October 9, 2013
Canadian provincial population trends are being torn asunder (Part 1)
Statistics Canada has just published its annual wrap-up of population growth in Canada, entitled Annual Demographic Estimates: Canada, Provinces and Territories: 2013 (catalogue number 91-215-X).
There may be only a certain number of Canadians who find this fascinating reading, but count me among them. Let’s see if I can make the data palatable. There’s a lot to chew on.
The statistical tables offer a snapshot of what is happening in the country, with implications for the economy, the nation’s social structure and the governing framework.
The latest results are based on the 2011 Census count. The figures aren’t for calendar years. Rather, the annual numbers cover the back half of one year and the first half of the next.
For example, the latest year results are for July 1, 2012 to July 1, 2013.
In the most current period, the nation’s population rose by 404,000. The prior year, the figure was 412,000. Those have been the only two years to ever top the 400,000 benchmark.
The year-over-year percentage increase in the latest year was +1.2%. Over the past 30 years, the annual percentage change has been +1.1%.
Provincially, the annual percentage changes in population were led by Alberta (+3.5%), followed by Saskatchewan (+1.9%) and Manitoba (+1.2%).
Quebec, Ontario and B.C., tied at +0.9% each, formed the next tier.
The Atlantic region declined ever so slightly (-0.2%).
In absolute terms, the country’s four most-populous provinces accounted for over 90% of the 404,000 increase.
Here’s where the story begins to take shape and become more compelling.
Alberta, with a current population of 4.0 million and an 11.4% share of the Canada total, accounted for 33.7% (+136,335) of the year-to-year increase.
Ontario’s population now stands at 13.5 million or 38.5% overall, but with a 31.2% share (+126,000) of the annual gain, it came second to Alberta.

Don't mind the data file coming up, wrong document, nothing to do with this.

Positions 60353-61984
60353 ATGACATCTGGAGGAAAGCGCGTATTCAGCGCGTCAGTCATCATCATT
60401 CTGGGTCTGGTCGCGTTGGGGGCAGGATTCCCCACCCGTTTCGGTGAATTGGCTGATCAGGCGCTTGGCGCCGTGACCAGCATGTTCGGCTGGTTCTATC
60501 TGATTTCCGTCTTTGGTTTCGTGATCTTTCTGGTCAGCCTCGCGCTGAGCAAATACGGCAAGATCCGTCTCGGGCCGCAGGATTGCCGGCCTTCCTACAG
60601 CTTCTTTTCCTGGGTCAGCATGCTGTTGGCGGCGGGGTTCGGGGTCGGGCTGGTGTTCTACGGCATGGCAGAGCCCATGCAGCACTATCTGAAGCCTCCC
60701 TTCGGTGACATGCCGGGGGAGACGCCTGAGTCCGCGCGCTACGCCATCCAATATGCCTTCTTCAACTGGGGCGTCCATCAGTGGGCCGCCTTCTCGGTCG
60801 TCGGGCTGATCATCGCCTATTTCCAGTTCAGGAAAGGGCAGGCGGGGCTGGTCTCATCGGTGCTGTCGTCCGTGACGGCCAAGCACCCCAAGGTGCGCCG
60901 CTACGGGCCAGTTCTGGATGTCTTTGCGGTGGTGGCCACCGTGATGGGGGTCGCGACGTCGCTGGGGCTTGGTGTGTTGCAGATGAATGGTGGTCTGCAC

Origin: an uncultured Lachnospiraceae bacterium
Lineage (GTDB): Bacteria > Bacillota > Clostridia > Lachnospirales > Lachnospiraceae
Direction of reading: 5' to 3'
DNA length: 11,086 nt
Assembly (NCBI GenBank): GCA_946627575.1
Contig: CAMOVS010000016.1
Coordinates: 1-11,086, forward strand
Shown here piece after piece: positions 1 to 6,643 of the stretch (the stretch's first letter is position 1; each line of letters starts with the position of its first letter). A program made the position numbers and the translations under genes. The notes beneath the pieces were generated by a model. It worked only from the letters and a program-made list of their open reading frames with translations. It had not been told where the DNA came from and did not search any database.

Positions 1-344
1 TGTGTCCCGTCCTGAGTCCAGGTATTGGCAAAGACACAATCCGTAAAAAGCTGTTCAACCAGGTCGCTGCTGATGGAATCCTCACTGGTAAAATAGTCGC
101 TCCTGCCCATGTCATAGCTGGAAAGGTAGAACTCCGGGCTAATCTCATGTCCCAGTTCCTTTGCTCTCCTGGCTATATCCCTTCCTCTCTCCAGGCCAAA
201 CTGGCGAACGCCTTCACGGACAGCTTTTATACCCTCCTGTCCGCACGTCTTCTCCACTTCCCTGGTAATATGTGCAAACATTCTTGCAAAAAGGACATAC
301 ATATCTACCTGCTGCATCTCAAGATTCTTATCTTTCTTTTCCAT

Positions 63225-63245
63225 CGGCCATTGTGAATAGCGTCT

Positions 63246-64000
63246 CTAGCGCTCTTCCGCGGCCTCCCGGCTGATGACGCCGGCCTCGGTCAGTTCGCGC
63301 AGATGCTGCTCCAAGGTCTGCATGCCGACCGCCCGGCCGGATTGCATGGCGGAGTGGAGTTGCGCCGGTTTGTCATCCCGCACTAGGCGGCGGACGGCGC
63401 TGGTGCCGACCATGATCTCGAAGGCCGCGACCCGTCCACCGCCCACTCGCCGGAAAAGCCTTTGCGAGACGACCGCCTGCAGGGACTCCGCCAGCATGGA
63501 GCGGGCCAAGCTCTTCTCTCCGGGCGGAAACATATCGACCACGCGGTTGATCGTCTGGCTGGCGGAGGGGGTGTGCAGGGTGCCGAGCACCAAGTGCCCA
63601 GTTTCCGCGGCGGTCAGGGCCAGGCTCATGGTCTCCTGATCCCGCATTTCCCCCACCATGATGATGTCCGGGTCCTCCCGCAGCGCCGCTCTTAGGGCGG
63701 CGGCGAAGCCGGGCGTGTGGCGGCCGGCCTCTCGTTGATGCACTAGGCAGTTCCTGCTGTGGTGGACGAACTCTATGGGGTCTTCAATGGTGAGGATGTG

Quebec saw a 2012-13 increase that was 17.6% (+71,275) of the 404,000 gain. At 8.2 million, the province has fallen below its historical one-quarter holding to 23.2%.
B.C.’s population count of 4.6 million (13.0% of the total) is after it took a 9.6% slice (+38,670) of the most recent annual increase.
The bottom line is that Alberta is coming on like gangbusters. Its population has gone from 3.0 million to 4.0 million — i.e., a one-third increase — in only 13 years, from 2000 to 2013.
In 2000, Alberta’s population as a percentage of B.C.’s was 75%. According to the latest measure, that percentage has risen to 87.5%. In other words, half the gap has been bridged.
If the same relative growth rates continue, Alberta will catch up to B.C. by 2026.
A couple of clear dates have had a dramatic effect on Alberta’s population.
These are readily apparent in the interprovincial migration statistics.
Alberta first experienced a surge in net interprovincial migration in the early 1970s, after OPEC flexed its muscles and introduced a thirteen-fold increase in the global price of oil.
The potential of the oilsands led many Canadians to relocate to Alberta from other parts of the country — far more than left the province for other destinations within Canada.
Ottawa’s unpopular National Energy Program (NEP), combined with delays in realizing the region’s full potential, — that is to say, further technological breakthroughs were required — caused a reversal in the numbers beginning in 1982-83.
Most years from then until 1995-1996 saw more Albertans leave the province than move into it from the rest of Canada.
Syncrude and a few other pioneers eventually established that oil could be extracted profitably, more firms moved into the Fort McMurray area (now Wood Buffalo) and the industry progressed beyond open-pit mining to include steam-assisted gravity drainage (SAGD) projects as well.
In 1995-96, net interprovincial migration to Alberta turned positive again. With only one exception, 2009-10, the annual figure has been upbeat ever since.
It reached an all-time high for the province in the latest year, +53,000. The years 1997-98 (+43,000) and 2005-06 (+46,000) were also exceptionally strong.
Alberta’s 2012-13 interprovincial migration gain was driven mainly by net pick-ups from Ontario (+22,400), B.C. (+11,200), Nova Scotia (+4,900) and Quebec (+4,200).
Since 1995-96, 422,000 more Canadians from outside Alberta have relocated to that province than have moved from it to other parts of Canada.
Saskatchewan was the only other province last year to record a net interprovincial migration increase, although it was fairly small, +1,815.
At -21,323, Ontario suffered a 32-year low.
To be continued in Economy at a Glance Part 2.